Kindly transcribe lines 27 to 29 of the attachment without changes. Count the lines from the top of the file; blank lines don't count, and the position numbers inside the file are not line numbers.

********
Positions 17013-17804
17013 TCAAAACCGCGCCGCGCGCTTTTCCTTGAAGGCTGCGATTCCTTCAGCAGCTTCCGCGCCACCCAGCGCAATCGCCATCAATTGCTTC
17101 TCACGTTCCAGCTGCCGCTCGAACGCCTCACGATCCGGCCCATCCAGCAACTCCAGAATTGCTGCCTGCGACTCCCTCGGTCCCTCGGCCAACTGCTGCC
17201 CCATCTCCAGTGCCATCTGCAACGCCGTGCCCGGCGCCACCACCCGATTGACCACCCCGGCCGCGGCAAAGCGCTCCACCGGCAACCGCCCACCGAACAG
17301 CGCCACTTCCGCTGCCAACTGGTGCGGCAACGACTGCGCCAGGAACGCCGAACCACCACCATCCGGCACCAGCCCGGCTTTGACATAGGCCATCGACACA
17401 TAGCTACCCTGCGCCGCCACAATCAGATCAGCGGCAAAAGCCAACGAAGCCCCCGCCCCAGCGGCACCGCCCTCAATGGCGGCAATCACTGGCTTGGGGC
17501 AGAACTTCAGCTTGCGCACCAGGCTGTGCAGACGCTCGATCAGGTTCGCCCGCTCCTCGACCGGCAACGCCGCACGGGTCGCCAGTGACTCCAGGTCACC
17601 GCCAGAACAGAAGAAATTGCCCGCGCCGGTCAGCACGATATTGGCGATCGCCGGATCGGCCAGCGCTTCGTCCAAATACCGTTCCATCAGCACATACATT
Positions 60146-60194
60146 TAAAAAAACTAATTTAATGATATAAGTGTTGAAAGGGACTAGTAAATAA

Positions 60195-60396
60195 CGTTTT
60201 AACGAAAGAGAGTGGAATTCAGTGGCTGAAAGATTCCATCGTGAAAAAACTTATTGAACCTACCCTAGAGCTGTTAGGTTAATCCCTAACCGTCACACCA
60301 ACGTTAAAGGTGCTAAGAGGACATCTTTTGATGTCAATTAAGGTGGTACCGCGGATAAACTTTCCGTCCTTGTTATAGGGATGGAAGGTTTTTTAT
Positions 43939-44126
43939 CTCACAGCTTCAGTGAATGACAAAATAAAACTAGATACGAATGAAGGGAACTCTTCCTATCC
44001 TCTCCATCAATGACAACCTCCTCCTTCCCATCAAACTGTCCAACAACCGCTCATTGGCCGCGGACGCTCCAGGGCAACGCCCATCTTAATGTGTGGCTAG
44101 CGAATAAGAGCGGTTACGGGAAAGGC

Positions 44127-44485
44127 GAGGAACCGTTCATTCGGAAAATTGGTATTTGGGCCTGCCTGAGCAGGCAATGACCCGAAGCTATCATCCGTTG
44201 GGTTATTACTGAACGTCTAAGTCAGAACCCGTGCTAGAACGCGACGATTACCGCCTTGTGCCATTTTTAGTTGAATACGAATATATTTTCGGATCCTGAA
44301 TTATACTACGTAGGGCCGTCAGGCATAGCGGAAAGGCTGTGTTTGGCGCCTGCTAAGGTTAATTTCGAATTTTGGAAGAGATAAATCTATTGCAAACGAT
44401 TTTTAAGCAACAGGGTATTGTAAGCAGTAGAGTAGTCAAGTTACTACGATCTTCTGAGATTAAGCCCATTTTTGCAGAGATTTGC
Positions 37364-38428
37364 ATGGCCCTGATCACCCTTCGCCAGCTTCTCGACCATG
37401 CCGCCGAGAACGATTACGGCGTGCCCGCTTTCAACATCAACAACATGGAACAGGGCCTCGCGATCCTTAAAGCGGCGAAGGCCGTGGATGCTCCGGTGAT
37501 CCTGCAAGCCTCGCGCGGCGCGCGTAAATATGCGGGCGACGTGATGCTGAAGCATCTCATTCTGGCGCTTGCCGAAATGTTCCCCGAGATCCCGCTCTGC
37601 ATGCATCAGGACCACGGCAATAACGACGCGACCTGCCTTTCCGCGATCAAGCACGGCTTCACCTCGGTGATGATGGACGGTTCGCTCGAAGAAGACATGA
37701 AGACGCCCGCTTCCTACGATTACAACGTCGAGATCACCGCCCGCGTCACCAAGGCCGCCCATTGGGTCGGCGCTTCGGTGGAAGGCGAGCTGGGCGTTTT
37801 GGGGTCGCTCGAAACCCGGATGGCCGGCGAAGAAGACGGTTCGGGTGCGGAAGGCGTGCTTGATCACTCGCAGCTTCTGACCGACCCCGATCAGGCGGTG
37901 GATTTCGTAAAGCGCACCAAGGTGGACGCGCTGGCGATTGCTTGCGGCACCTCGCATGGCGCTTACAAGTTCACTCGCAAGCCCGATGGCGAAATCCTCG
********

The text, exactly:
37501 CCTGCAAGCCTCGCGCGGCGCGCGTAAATATGCGGGCGACGTGATGCTGAAGCATCTCATTCTGGCGCTTGCCGAAATGTTCCCCGAGATCCCGCTCTGC
37601 ATGCATCAGGACCACGGCAATAACGACGCGACCTGCCTTTCCGCGATCAAGCACGGCTTCACCTCGGTGATGATGGACGGTTCGCTCGAAGAAGACATGA
37701 AGACGCCCGCTTCCTACGATTACAACGTCGAGATCACCGCCCGCGTCACCAAGGCCGCCCATTGGGTCGGCGCTTCGGTGGAAGGCGAGCTGGGCGTTTT